Young adults bike cross-country to promote life

By Christine Bordelon

The ninth annual “Biking for Babies” where young adults pedal bicycles across the United States to promote life by highlighting pregnancy resource centers instead of abortion took off July 12.

Nine riders on the southern track of the ride began their almost 700-mile trek north from Southeastern Louisiana University’s St. Albert the Great Chapel in Hammond and traveled over four days to St. Louis, Missouri.

Father Patrick Hirtz, from the Diocese of Memphis, who led the southern riders this year, said a heat index that rose to approximately 115 degrees and a flash flood prevented the southern from completing the whole route on bikes.

But even with a flat tire and broken arm along the way, they still met up July 15 in St. Louis with other teams that started the same day from Green Bay, Wisconsin; and Pittsburg, Pennsylvania.

“We were in the heart of the cross in St. Louis,” Father Hirtz about the cross-shaped path the teams traveled this year. Father Hirtz, an alum of St. Joseph Seminary College in St. Benedict, is on his fourth year working with Biking for Babies and in his second year riding.

Awareness of options

Biking for Babies was founded in March 2009 by two college students – Michael Schaefer and Jimmy Becker – of Southern Illinois University Carbondale. They were “inspired to make the spirit of pro-life work more accessible to others and themselves – trying to experience, in some small way, the endurance and commitment that is tried upon young women and families in the face of an unexpected pregnancy.”

They devised the idea of biking 600 miles to raise both money and awareness of pregnancy resource centers nationwide. That first year, they raised $14,000. Other young adults soon joined their efforts, and, more than 60 college students and young adults have since made a similar trek to save babies.

The group’s vision is simple: “to bring hundreds of young people together to show America that the culture of life in our country is not only alive – but thriving and even growing.”

Father Hirtz said participating riders not only raise donations to ride in the fundraiser, they are assigned a pregnancy center to further support and establish ongoing relationships with these centers and their employees to better learn their needs.

In Louisiana, Biking for Babies supports Northlake Crisis Pregnancy Center. Other centers that are supported by Biking for Babies are located in Alabama, Florida, Georgia, Iowa, Illinois, Kansas, Minnesota, Missouri, Mississippi, New Jersey, North Carolina, Oklahoma, Tennessee, Texas, Washington and Wisconsin.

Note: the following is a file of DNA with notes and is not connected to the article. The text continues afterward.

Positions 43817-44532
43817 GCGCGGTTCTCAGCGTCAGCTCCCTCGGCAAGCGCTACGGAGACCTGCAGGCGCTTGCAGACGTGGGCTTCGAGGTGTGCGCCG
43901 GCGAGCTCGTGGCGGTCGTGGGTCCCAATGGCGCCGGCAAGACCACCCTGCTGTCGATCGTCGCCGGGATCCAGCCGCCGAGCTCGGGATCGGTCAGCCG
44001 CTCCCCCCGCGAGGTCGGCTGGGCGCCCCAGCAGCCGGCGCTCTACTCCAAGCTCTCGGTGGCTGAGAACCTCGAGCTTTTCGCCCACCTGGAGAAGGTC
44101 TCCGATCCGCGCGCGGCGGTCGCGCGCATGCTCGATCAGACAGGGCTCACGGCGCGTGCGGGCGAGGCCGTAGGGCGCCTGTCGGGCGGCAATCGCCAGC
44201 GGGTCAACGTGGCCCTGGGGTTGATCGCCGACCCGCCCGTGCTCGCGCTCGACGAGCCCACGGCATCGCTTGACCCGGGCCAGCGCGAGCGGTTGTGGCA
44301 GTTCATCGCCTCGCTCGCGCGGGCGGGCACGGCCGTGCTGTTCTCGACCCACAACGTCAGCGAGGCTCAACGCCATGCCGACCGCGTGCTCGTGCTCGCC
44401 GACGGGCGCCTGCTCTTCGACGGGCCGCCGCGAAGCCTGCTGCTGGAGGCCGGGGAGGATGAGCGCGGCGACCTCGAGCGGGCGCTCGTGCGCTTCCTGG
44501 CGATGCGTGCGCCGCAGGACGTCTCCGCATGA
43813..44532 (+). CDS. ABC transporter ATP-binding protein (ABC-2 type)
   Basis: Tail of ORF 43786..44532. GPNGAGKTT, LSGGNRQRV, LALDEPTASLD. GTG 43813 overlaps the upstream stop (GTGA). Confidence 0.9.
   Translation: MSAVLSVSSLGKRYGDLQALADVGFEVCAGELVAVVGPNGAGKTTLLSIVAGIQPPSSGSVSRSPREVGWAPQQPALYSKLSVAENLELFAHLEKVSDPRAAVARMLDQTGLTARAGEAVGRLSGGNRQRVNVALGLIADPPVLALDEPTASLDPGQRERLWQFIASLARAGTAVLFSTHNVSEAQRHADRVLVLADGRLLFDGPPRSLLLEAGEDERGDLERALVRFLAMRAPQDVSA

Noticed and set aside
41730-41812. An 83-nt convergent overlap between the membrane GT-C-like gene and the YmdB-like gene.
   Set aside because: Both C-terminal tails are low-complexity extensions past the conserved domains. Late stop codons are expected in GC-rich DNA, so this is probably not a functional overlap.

“Our goal is to raise $2,500 a center each year,” he said, adding that there are 43 centers Biking for Babies support across the United States.

Life-affirming stories

Throughout the ride, Father Hirtz has found it amazing to be able to talk to women in crisis about an unplanned pregnancy and let them know there is another option out there besides abortion.

This year, Father Hirtz said he learned of a woman in Missouri who changed her mind about abortion after an ultrasound at one of the pregnancy centers revealed she was carrying triplets. She decided to carry the babies to term and delivered them right before this year’s ride began.

“I see impact along the road,” Father Hirtz said. “We wear our Biking for Babies jersey on the ride, and there is interaction, especially within the smaller towns where young ladies who are pregnant didn’t realize there were places to go for them and their babies (besides abortion). We are able to Google and show women where the closest resource center is to get them to a nutritionist (during pregnancy) and a doctor to deliver their baby. They feel like they have to get an abortion due to fear. The resource centers are there to dispel those fears.”

He said the ride is a visible way to make a difference about saving lives and letting women know about the varied options they have.

“We’re tackling the abortion issue by making people aware that there are places for mothers to receive help,” Father Hirtz said. “We put the focus on mothers giving life to the baby.”

To learn more about the ride or the pregnancy resource centers, visit

Christine Bordelon can be reached at

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